$60 dic­ta­tion pro­gram no match for Google’s free voice tran­scrip­tion

Northwest Arkansas Democrat-Gazette - - BUSINESS & FARM - BOB AND JOY SCHWABACH

Af­ter a lengthy strug­gle try­ing to in­stall Dragon Nat­u­rally Speak­ing on an or­di­nary Hewlett-Packard lap­top run­ning Win­dows 10, we gave up. The next day, Joy called the com­pany’s tech sup­port. Af­ter their ex­pert worked on it for an hour and a half, he got it in­stalled.

It was not a great ex­pe­ri­ence deal­ing with what is sup­posed to be the world’s pre­mier voice recog­ni­tion soft­ware. The idea is you load it in, speak into the mi­cro­phone and the pro­gram turns what you said into words on the screen. You can then edit it — do the re­write. To quote the best-sell­ing sci­ence-fic­tion writer Michael Crich­ton: “Books aren’t writ­ten, they’re rewrit­ten.”

So we have spent three days try­ing out dif­fer­ent dic­ta­tion pro­grams. We started with the best known, Dragon, and for $60 bought Home ver­sion 13, the lat­est avail­able. That was $60 down the drain. Aside from the in­stal­la­tion prob­lems, it was ex­tremely slow and made more er­rors than a last-place ball team. The first 50 words had more than a dozen er­rors, some of them hi­lar­i­ous. We saw many irate com­ments on the Web. Of course the Home ver­sion is just a small part of Nu­ance Com­mu­ni­ca­tions’ busi­ness, so it may be low pri­or­ity.

Com­pared with us­ing Google’s free voice recog­ni­tion, Dragon was a dis­as­ter, miss­ing ev­ery other word the first time out. Us­ing our An­droid phone, Google Voice got our dic­ta­tion nearly per­fectly the first time and was much faster. Dragon tran­scribed Bob’s words “Hosanna, Hosanna, Hosanna,” for ex­am­ple, as “Osama, Osama, Osama.” Does this even make sense? Af­ter sev­eral hours of sim­i­lar drivel, we dumped it.

You might won­der why we even con­sid­ered pay­ing $60 for Dragon when Win­dows has speech recog­ni­tion built in. But Mi­crosoft’s pro­gram is far from per­fect. We first tried it on a Win­dows 8 ma­chine. (Go to “Set­tings” and type “speech recog­ni­tion.”) It worked OK but not great. In Win­dows 10, it was a to­tal fail­ure, sput­ter­ing the same words over and over, like it was hav­ing a dic­tio­nary fit. By the way, Cor­tana, the built-in voice as­sis­tant, doesn’t do dic­ta­tion, just Web searches and other sim­ple queries.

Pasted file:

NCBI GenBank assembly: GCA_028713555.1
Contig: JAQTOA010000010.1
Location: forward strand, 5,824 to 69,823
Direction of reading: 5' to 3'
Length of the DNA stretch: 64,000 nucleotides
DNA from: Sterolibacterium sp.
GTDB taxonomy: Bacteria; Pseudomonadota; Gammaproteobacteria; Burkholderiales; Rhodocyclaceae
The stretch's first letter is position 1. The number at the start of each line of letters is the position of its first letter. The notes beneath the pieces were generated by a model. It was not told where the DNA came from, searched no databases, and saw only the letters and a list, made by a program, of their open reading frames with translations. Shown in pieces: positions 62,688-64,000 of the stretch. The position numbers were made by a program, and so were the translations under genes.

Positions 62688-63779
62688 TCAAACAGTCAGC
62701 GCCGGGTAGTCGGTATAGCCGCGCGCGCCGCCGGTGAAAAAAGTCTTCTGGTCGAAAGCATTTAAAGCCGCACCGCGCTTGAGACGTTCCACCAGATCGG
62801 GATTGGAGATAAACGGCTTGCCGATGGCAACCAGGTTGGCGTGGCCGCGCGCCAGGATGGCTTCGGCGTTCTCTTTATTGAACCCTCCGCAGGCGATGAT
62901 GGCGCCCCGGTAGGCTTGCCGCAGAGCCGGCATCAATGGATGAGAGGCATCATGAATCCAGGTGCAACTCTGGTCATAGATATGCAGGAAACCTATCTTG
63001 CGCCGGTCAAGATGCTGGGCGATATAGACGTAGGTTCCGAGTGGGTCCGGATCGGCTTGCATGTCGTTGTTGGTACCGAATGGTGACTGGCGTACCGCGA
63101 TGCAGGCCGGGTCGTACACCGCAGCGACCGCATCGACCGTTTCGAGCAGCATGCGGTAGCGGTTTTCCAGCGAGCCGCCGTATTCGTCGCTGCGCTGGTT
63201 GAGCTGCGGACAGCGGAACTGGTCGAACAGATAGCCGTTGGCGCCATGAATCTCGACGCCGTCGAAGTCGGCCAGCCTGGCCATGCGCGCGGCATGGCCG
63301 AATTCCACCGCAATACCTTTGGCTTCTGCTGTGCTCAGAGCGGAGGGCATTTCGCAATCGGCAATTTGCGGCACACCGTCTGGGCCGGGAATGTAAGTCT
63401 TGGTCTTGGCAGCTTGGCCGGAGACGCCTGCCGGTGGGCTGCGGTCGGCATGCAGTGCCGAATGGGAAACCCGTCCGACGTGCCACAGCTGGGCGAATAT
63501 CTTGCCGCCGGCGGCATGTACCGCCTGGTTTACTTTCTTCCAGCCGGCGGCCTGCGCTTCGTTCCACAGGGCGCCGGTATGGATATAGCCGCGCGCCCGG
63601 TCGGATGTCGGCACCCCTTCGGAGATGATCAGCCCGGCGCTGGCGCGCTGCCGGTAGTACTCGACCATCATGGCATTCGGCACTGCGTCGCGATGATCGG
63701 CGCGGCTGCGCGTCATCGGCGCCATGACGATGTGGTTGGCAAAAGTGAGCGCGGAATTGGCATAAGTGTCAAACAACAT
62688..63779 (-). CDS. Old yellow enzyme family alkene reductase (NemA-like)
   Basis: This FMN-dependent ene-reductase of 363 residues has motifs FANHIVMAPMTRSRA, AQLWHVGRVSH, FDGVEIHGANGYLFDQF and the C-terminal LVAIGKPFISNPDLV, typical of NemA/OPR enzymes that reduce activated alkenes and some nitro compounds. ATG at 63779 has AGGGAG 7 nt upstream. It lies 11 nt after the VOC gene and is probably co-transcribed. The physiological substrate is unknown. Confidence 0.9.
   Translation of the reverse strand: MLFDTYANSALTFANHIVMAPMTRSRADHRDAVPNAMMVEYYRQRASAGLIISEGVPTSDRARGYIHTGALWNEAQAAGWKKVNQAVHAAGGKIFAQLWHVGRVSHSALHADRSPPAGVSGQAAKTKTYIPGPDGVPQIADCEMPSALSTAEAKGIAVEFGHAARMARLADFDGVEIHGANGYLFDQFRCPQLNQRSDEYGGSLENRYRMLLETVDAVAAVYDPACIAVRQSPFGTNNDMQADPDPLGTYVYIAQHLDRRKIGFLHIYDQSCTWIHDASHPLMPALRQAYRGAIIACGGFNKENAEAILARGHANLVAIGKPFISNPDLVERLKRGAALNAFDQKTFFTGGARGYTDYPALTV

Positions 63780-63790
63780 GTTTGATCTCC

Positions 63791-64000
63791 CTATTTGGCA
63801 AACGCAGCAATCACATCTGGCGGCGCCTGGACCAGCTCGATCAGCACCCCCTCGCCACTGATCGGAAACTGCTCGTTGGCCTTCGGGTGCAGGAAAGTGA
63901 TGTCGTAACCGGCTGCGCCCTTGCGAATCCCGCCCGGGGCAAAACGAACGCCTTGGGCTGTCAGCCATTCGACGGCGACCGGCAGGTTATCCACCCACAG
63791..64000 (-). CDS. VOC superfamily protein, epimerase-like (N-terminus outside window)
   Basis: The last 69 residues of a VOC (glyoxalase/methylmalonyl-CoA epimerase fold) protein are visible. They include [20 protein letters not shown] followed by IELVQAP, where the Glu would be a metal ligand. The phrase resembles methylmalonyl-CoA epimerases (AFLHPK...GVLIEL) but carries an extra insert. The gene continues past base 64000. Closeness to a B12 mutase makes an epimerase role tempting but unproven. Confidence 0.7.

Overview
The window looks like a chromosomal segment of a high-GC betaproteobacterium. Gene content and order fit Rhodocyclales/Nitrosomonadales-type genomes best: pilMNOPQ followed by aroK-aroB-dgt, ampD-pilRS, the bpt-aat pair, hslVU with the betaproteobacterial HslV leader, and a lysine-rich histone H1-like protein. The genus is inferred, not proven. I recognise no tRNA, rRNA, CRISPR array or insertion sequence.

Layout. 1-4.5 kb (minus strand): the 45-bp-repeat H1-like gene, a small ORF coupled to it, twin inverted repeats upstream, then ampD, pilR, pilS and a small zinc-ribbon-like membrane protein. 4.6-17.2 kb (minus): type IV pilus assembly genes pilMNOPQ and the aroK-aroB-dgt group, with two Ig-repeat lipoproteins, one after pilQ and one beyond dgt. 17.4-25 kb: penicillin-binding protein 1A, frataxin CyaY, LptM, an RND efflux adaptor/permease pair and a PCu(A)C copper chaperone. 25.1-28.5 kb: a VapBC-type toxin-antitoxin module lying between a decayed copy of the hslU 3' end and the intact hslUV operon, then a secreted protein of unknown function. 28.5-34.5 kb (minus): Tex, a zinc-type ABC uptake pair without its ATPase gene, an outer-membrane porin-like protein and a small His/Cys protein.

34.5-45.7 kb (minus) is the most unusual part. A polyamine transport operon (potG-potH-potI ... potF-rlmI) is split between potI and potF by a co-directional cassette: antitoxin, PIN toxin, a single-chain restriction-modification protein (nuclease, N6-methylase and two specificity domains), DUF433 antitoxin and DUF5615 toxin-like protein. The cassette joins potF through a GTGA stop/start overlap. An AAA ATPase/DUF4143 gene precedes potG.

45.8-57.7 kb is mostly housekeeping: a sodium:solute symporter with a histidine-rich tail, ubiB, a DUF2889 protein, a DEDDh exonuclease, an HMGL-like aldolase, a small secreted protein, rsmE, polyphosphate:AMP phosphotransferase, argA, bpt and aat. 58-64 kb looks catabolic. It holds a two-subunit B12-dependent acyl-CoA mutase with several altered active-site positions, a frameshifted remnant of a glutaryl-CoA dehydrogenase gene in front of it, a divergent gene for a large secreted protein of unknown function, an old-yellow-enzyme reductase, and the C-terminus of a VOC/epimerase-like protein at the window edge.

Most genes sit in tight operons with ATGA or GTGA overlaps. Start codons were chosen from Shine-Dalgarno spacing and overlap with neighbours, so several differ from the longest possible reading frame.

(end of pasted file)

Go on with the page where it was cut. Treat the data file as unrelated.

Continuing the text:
An­other al­ter­na­tive is

those free pro­grams called ex­ten­sions that can be in­stalled in your Web browser. We liked the Chrome ex­ten­sion, Voice Dic­ta­tion. The Chrome Web store, by the way, has oo­dles of free ex­ten­sions in the form of games, pro­duc­tiv­ity tools, graph­ics, spread­sheets, etc. Even Open Of­fice, nearly iden­ti­cal to Mi­crosoft Of­fice, is a free ex­ten­sion. To use the one we liked best, search for “Voice Dic­ta­tion in Chrome,” and when it comes up, just click “add to Chrome.” To use it, click its icon in the up­per right of your screen.

A few other ways: If you own an iPad or An­droid tablet, try voice typ­ing in Mi­crosoft Word, a free down­load. On an An­droid de­vice, start by en­abling “Google Voice Typ­ing” in set­tings, then just tap the mi­cro­phone in Word, or “Pages” for iPhones. On an iPad, it’s al­ready set up. Just tap the mi­cro­phone and start talk­ing.


A cou­ple we met said they only use Ama­zon’s Alexa to tell them a daily joke. We use her mainly for mu­sic and weather. Here are some more ideas a reader sent in.

Babysit the kids. Tell them to ask the Echo or the Google Home dig­i­tal as­sis­tant to play

games with them, an­swer their ques­tions or play chil­dren’s songs. Google Home will talk like Yoda or sing to you if you ask. The Ama­zon Echo or Echo Dot can play Jeop­ardy and a rhyming game, among oth­ers.

We said, “Hey Google, play a game,” and she gave us sev­eral choices. Her Mad Libs was fun, and got fun­nier with prac­tice. If you don’t have a Google Home, go to MadTakes.com for some­thing sim­i­lar. On your phone, try the free Mad Libs app for An­droid and iPhones. You can find games for Alexa in the Ama­zon Skills sec­tion of Ama­zon.com. Click any­thing that in­ter­ests you and then click “en­able.” She didn’t do well in our Mad Libs test, but Silly Sen­tences is fun.

Google Home can be a travel agent. Say “Find me non­stop flights,” adding the date, air­line and des­ti­na­tion. This also works if you have Google As­sis­tant on your phone or Siri on the iPhone or iPad. For Alexa, en­able the Flight Deals skill.

For med­i­ta­tion, say to Google Home, “Talk to Headspace.” There are three choices: wake up, take a mo­ment or wind down. On the Echo with Alexa, en­able a Med­i­ta­tion skill. Or you could just down­load the Headspace app on your phone.

Find more ideas for Google

Home at Domino.com, or by search­ing on “9 Things Your Per­sonal Google As­sis­tant Can Do.” For the Ama­zon Echo, search on “Things Echo Can Do.”


■ EurAt­las.com has lots of in­ter­est­ing maps, some for dif­fer­ent time pe­ri­ods.

■ OpenTheBooks.com is a non­profit data­base that tells you where tax­payer money is spent. For in­stance, the Ivy League col­leges re­ceived $41.5 bil­lion in tax­payer­funded pay­ments and en­ti­tle­ments over six fis­cal years end­ing in 2015. Yet their en­dow­ment funds are al­ready big enough to spend $2 mil­lion on each un­der­grad­u­ate stu­dent.

■ “17 charts and fig­ures that show the U.S. is not as de­vel­oped as you’d think.” Search on that phrase to find some sur­pris­ing statis­tics. For in­stance, 11 de­vel­oped coun­tries have more hos­pi­tal beds per 1,000 peo­ple than the U.S. does. Ja­pan has more than 13 beds per 1,000 peo­ple; we have fewer than three.

■ “10 in­cred­i­bly beau­ti­ful and eco-friendly places to visit.” Live with rein­deer herders, for ex­am­ple. Our den­tist said they had the best steaks he ever ate.

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